Theatre Review: Footloose at the Orchard Theatre, by Jaye Nolan


I have a confession: I have never seen the film. Released in 1984, at the pinnacle of my own dancing career (in jazz clubs!) I rarely went to the pictures. Live music yes – name a soul or New Romantic band from that era and I’ve probably seen them live. But cinema, no.

Which means of course, that I came to ‘Footloose’ completely fresh – albeit familiar with the chart songs – having absolutely no idea that this story was based on truth.

I mean, how on earth could dancing be banned? In the 80s? THE EIGHTIES?! I couldn’t imagine, so I was initially a little incredulous about the whole concept (which may be why I didn’t see the film). 

Matthew Tomlinson as Chuck and the cast of Footloose. Photo Credit Matt Martin

The research of scriptwriter Dean Pitchford led him to the town of Elmore City, Oklahoma, where up until 1979, dancing had been banned for 88 years. And there was no-one left alive who could actually remember why! A high school president asked the school board to bend the rules so they could have a prom but met resistance from the local minister, until parents decided it was better to have their children dance under supervision than dance in secret.

Hannah Price as Ariel Moore and Luke Baker as Ren in Footloose. Photo Credit Matt Martin

And there was Dean’s inspiration for a film that is still referenced now, over 30 years after its release, which debuted on Broadway in 1998 and has been touring the world since, whether as a major production or as a favourite for schools.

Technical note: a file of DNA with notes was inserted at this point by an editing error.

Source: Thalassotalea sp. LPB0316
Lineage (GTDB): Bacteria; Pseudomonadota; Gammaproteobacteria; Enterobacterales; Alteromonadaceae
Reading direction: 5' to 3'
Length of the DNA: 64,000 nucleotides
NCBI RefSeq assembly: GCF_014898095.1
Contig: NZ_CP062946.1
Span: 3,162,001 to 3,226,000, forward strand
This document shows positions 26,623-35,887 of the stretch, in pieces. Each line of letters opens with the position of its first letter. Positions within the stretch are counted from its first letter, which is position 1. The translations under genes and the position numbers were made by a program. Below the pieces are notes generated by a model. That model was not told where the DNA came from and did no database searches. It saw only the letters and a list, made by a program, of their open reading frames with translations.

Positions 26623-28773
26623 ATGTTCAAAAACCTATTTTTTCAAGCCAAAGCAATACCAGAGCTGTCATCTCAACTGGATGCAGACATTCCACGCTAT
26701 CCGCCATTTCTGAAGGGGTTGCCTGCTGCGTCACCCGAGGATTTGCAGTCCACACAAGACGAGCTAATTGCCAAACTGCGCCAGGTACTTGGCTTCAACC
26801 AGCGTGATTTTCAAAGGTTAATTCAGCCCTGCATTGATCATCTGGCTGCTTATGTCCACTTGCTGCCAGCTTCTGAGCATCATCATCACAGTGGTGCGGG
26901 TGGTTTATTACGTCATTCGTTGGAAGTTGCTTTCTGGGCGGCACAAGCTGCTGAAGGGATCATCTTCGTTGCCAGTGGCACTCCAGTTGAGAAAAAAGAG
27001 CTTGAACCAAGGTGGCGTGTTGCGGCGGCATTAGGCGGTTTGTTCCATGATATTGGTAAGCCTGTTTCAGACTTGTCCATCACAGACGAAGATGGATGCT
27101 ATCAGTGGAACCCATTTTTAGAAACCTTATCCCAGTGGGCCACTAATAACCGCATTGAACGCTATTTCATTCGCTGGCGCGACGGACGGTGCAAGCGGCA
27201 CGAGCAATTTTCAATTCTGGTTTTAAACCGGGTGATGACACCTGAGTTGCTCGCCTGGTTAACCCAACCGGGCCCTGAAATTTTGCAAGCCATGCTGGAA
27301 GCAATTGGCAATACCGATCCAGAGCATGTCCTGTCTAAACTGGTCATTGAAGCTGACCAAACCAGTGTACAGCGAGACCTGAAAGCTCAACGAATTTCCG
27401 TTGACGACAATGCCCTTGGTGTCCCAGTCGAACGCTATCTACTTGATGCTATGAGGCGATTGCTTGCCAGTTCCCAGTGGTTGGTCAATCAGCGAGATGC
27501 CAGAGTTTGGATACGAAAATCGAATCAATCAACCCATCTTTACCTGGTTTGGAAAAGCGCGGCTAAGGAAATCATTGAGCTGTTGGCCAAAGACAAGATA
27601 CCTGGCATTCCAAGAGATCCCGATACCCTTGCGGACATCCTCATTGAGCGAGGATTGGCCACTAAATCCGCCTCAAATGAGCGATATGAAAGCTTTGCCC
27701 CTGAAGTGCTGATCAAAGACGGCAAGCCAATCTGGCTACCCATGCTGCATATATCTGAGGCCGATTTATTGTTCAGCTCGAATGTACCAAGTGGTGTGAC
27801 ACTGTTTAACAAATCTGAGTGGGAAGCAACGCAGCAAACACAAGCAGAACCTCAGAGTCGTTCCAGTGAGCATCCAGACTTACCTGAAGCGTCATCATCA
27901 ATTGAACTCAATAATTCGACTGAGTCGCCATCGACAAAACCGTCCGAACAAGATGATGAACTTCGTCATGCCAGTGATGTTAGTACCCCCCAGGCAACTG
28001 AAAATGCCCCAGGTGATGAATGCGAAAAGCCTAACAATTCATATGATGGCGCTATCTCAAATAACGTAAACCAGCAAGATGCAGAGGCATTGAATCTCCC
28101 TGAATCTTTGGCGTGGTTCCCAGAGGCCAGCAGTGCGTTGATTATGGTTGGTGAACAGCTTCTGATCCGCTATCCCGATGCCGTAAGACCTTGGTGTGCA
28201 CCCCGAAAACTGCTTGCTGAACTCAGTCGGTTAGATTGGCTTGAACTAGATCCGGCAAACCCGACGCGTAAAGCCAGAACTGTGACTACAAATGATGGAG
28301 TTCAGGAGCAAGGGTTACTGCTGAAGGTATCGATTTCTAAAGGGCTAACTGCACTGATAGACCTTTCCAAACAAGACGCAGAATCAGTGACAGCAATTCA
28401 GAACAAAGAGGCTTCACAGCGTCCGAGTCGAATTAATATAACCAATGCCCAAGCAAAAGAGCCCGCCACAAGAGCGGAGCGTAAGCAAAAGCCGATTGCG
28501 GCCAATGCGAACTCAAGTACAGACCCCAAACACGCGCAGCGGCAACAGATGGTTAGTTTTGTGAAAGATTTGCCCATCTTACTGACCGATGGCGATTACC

With huge themes at the heart of the story (loss, loneliness, isolation) this brash and colourful production, directed by Racky Plews, is tempered by tender moments – particularly, the beautifully sung Learning To be Silent, by the trio of Vi (Maureen Nolan), Ethel (Nicky Swift) and Ariel (Hannah Price). Tears prickled my eyes but luckily no-one was watching me.

Maureen Nolan as Vi Moore in Footloose. Photo Credit Matt Martin

Gareth Gates has come a long way since he stammered his way through Pop Idol. As the shy, awkward Willard, gradually becoming bolder, he showed a natural comic lightness that stole the show every time he appeared. Also very impressive was Luke Baker as rebel Ren, who never flagged once and who nailed Kevin Bacon’s voice so eerily on occasion, I had to remind myself it wasn’t him.

Joanna Sawyer as Rusty and Gareth Gates as Willard in Footloose. Photo Credit Matt Martin

If the first half of the show was a raucously bubble-gum affair, the second half took you deeper into the motivations of the characters, leading to a touching resolution. A boy missing his dad; a man missing his son, both coming to terms with the past and able to move forward. 

Hannah Price as Ariel Moore in Footloose. Photo Credit Matt Martin

While some of the choreography might lead to a couple of awkward questions for parents of younger theatre-goers, this is splendid, entertaining family fun for all – even with Gareth Gates stripped down to sequin shorts – and could easily inspire the next generation of performers.

Footloose at The Orchard Theatre is an excellent addition to Dean’s legacy. The cast are clearly having a brilliant time, and the energy is electric. It’s a brave, inspired decision to have the acting, singing and dancing cast playing the music live on stage and one that is completely justified with such a cohesive team of players. And what’s not to love about a show that has the audience on its feet at the end, joining in the finale?

Scott Haining as Bickie and the cast of Footloose. Photo Credit Matt Martin

The show runs until Saturday, February 13 – tickets can be booked here.

Getting there: The Orchard Theatre is located right next door to Dartford Rail Station, a few minutes walk across the bridge. For drivers, parking at the station car park costs just £1.50 for the evening after 6pm.

Photo credit: Matt Martin